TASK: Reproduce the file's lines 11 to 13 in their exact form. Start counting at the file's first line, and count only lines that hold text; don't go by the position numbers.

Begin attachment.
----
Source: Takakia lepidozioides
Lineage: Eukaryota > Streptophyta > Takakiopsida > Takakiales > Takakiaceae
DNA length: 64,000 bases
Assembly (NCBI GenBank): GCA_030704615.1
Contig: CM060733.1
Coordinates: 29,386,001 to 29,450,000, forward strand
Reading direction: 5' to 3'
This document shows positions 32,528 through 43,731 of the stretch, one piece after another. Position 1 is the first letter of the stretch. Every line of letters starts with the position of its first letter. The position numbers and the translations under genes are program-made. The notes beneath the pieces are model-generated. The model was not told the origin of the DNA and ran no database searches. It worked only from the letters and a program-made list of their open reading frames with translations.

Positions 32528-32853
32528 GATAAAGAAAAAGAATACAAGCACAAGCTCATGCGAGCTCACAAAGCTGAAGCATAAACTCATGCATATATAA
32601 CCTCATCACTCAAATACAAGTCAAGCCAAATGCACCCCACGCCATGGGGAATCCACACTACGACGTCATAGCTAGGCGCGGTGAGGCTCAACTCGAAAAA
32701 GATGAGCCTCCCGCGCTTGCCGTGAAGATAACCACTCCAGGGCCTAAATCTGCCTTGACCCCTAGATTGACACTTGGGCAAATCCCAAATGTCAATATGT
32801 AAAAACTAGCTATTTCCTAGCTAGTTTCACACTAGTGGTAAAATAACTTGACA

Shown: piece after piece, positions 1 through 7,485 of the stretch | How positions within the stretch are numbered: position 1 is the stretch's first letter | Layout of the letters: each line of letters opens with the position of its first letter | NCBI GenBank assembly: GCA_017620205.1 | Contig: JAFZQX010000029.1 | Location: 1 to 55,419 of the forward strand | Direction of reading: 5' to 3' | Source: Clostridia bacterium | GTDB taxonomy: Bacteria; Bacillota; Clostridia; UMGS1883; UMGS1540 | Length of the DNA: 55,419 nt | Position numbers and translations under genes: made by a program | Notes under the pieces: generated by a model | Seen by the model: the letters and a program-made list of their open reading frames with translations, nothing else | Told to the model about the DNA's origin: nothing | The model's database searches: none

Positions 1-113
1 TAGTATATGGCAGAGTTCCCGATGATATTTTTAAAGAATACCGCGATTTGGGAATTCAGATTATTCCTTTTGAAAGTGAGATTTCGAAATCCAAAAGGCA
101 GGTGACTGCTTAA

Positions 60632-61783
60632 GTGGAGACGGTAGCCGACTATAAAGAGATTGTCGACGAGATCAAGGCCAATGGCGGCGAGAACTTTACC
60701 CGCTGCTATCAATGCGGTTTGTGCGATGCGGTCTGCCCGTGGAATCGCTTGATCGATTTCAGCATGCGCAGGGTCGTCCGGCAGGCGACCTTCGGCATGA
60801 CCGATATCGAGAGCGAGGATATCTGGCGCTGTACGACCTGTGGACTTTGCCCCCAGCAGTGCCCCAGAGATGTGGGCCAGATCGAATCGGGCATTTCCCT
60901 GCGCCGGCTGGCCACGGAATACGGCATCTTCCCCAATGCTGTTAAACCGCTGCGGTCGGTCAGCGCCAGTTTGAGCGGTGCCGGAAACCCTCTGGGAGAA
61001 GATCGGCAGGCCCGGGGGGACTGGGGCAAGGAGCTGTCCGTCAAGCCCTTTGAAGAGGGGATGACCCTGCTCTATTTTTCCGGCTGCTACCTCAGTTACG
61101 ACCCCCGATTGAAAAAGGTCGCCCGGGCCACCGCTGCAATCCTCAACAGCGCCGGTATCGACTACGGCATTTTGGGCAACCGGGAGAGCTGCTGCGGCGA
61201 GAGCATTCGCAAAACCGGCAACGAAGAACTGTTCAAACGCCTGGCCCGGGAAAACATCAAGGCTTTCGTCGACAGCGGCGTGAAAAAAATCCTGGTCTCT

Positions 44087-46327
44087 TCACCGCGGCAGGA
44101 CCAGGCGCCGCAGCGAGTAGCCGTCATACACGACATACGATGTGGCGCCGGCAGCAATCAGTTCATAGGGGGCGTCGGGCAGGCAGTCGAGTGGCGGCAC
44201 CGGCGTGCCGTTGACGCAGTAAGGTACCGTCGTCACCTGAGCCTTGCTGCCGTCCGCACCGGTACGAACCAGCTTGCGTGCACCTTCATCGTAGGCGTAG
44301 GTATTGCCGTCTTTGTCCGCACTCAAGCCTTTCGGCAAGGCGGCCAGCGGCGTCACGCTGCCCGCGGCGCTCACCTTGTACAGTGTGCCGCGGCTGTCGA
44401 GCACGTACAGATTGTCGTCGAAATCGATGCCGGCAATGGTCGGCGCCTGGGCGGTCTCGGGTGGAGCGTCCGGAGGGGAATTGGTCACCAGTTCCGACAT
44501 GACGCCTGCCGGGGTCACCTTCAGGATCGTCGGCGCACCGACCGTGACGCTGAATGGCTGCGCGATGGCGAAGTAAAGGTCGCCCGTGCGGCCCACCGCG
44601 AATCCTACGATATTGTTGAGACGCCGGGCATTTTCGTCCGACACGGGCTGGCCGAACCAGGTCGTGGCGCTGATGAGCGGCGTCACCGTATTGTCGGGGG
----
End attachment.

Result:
32601 CCTCATCACTCAAATACAAGTCAAGCCAAATGCACCCCACGCCATGGGGAATCCACACTACGACGTCATAGCTAGGCGCGGTGAGGCTCAACTCGAAAAA
32701 GATGAGCCTCCCGCGCTTGCCGTGAAGATAACCACTCCAGGGCCTAAATCTGCCTTGACCCCTAGATTGACACTTGGGCAAATCCCAAATGTCAATATGT
32801 AAAAACTAGCTATTTCCTAGCTAGTTTCACACTAGTGGTAAAATAACTTGACA